Scientific Publications by FDA Staff
OMICS 2011 Mar;15(3):105-12
Biomarkers in the age of omics: time for a systems biology approach.
Abu-Asab MS, Chaouchi M, Alesci S, Galli S, Laassri M, Cheema AK, Atouf F, Vanmeter J, Amri H
Limitations to biomarker discovery are not only technical or bioinformatic but conceptual as well. In our attempt to offer a solution, we are highlighting three issues that we think are limiting progress in biomarkers discovery. First, the confusion stemming from the imposition of a pathology-type immunohistochemical marker (IHCM) concept on omics data without fully understanding the characteristics and limitations of IHCMs as applied in clinical pathology. Second, the lack of serious consideration for the scope of disease heterogeneity. Third, the refusal of the biomedical community to borrow from other biological disciplines their well established methods for dealing with heterogeneity. Therefore, real progress in biomarker discovery will be attained when we recognize that an omics biomarker cannot be assigned and validated without a priori data modeling and subtyping of the disease itself to reveal the extent of its heterogeneity, and its omics' clonal aberrations (drivers) underlying its subtypes and pathways' diversity. To further support our viewpoints, we are contributing a novel a systems biology method such as parsimony phylogenetic approach for disease modeling prior to biomarker circumscription. As an analytical approach that has been successfully used for a half of a century in other biological disciplines, parsimony phylogenetics simultaneously achieves several objectives: it provides disease modeling in a hierarchical phylogenetic classification, identifies biomarkers as the shared derived expressions or mutations-synapomorphies, constructs the omics profiles of specimens based on the most parsimonious arrangement of their heterogeneous data, and permits network profiling of affected signaling pathways as the biosignature of disease classes.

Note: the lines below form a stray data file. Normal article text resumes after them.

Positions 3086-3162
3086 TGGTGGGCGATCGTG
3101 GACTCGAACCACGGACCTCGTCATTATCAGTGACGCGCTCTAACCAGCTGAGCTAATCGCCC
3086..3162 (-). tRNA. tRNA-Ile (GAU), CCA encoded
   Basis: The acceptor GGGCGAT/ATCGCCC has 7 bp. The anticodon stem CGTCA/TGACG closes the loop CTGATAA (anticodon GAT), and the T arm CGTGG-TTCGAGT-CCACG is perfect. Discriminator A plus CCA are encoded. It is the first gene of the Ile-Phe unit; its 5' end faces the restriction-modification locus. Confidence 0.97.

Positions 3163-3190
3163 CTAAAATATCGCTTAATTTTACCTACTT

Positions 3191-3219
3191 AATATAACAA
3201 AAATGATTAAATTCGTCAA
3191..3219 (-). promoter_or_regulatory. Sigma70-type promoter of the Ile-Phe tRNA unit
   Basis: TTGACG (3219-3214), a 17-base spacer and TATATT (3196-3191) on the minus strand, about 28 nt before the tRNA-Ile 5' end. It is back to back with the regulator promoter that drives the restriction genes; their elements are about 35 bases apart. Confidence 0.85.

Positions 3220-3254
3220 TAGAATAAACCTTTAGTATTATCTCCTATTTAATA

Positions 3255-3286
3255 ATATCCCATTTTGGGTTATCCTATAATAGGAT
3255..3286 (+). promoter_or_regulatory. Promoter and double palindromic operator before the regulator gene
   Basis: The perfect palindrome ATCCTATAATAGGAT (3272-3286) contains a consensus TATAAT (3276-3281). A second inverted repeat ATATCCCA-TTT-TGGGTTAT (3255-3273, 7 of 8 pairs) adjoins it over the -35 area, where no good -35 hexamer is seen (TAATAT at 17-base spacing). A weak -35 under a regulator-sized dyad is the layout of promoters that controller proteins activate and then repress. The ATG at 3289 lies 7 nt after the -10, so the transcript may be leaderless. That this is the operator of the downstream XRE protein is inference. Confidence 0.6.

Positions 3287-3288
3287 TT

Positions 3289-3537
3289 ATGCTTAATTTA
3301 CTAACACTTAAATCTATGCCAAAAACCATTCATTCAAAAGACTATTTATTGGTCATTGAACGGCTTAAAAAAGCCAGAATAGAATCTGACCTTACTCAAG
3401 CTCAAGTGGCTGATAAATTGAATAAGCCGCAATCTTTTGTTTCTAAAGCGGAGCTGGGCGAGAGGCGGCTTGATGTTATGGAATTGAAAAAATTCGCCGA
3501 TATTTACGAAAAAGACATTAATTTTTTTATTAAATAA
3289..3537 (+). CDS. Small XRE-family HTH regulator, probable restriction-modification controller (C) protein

|Category: Journal Article|
|PubMed ID: #21319991||DOI: 10.1089/omi.2010.0023|
|Includes FDA Authors from Scientific Area(s): Biologics|
|Entry Created: 2011-10-03||Entry Last Modified: 2012-08-29|